LSVFS(1) BSD General Commands Manual LSVFS(1)NAME
lsvfs -- list known virtual file systems
lsvfs [vfsname ...]
The lsvfs command lists information about the currently loaded virtual filesystem modules. When vfsname arguments are given, lsvfs lists
information about the specified VFS modules. Otherwise, lsvfs lists all currently loaded modules. The information is as follows:
Filesystem the name of the filesystem, as would be used in the type parameter to mount(2) and the -t option to mount(8)
Refs the number of references to this VFS; i.e., the number of currently mounted filesystems of this type
Flags flag bits
SEE ALSO mount(2), mount(8)HISTORY
The command from which this was derived from, as well as this manual, originally appeared in FreeBSD 2.0.
January 4, 2003
Check Out this Related Man Page
DF(1) BSD General Commands Manual DF(1)NAME
df -- display free disk space
df [-b | -h | -H | -k | -m | -g | -P] [-ailn] [-t] [-T type] [file | filesystem ...]
df [-b | -h | -H | -k | -m | -P] [-ailn] [-t type] [-T type] [file | filesystem ...]
The df utility displays statistics about the amount of free disk space on the specified filesystem or on the filesystem of which file is a
part. Values are displayed in 512-byte per block counts. If neither a file or a filesystem operand is specified, statistics for all mounted
filesystems are displayed (subject to the -t option below).
The following options are available:
-a Show all mount points, including those that were mounted with the MNT_IGNORE flag.
-b Use (the default) 512-byte blocks. This is only useful as a way to override an BLOCKSIZE specification from the environment.
-g Use 1073741824-byte (1-Gbyte) blocks rather than the default. Note that this overrides the BLOCKSIZE specification from the environ-
-H "Human-readable" output. Use unit suffixes: Byte, Kilobyte, Megabyte, Gigabyte, Terabyte and Petabyte in order to reduce the number
of digits to three or less using base 10 for sizes.
-h "Human-readable" output. Use unit suffixes: Byte, Kilobyte, Megabyte, Gigabyte, Terabyte and Petabyte in order to reduce the number
of digits to three or less using base 2 for sizes.
-i Include statistics on the number of free inodes. This option is now the default to conform to Version 3 of the Single UNIX
Specification (``SUSv3'') Use -P to suppress this output.
-k Use 1024-byte (1-Kbyte) blocks, rather than the default. Note that this overrides the BLOCKSIZE specification from the environment.
-l Only display information about locally-mounted filesystems.
-m Use 1048576-byte (1-Mbyte) blocks rather than the default. Note that this overrides the BLOCKSIZE specification from the environ-
-n Print out the previously obtained statistics from the filesystems. This option should be used if it is possible that one or more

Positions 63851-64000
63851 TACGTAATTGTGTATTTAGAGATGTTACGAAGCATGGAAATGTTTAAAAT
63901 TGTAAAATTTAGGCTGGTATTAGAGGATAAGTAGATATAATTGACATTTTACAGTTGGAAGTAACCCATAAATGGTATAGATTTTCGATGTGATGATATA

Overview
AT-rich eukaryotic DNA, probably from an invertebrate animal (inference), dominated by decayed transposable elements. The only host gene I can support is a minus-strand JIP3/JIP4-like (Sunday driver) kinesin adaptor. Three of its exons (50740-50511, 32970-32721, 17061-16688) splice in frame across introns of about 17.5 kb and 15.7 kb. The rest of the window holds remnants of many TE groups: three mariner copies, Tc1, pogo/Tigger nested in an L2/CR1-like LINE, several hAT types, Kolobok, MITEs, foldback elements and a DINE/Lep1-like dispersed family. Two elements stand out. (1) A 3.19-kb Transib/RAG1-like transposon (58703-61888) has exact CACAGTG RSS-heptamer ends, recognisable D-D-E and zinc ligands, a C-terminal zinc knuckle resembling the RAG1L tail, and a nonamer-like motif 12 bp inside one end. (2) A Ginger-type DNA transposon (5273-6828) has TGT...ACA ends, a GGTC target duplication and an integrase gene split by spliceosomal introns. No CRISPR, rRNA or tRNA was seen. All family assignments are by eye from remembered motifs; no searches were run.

filesystems are in a state such that they will not be able to provide statistics without a long delay. When this option is speci-
fied, df will not request new statistics from the filesystems, but will respond with the possibly stale statistics that were previ-
-P Use (the default) 512-byte blocks. This is only useful as a way to override an BLOCKSIZE specification from the environment.
-T Only print out statistics for filesystems of the specified types. More than one type may be specified in a comma separated list.
The list of filesystem types can be prefixed with ``no'' to specify the filesystem types for which action should not be taken. For
example, the df command:
df -T nonfs,mfs
lists all filesystems except those of type NFS and MFS. The lsvfs(1) command can be used to find out the types of filesystems that
are available on the system.
-t If used with no arguments, this option is a no-op (Mac OS X already prints the total allocated-space figures). If used with an argu-
ment, it acts like -T, but this usage is deprecated and should not be relied upon.
BLOCKSIZE If the environment variable BLOCKSIZE is set, the block counts will be displayed in units of that size block.
The -n and -t flags are ignored if a file or filesystem is specified.
The "capacity" percentage is normally rounded up to the next higher integer. In legacy mode, it is rounded down to the next lower integer.
When the -P option and the -k option are used together, sizes are reported in 1024-blocks. In legacy mode, when the -P option and -k option
are used together, the last option specified dictates the reported block size.
The -t option is normally a no-op (Mac OS X already prints the total allocated-space figures). In legacy mode, it is equivalent to -T.
For more information about legacy mode, see compat(5).
SEE ALSO lsvfs(1), quota(1), fstatfs(2), getfsstat(2), statfs(2), getmntinfo(3), compat(5), fstab(5), mount(8), quot(8)HISTORY
A df command appeared in Version 1 AT&T UNIX.
BSD May 8, 1995 BSD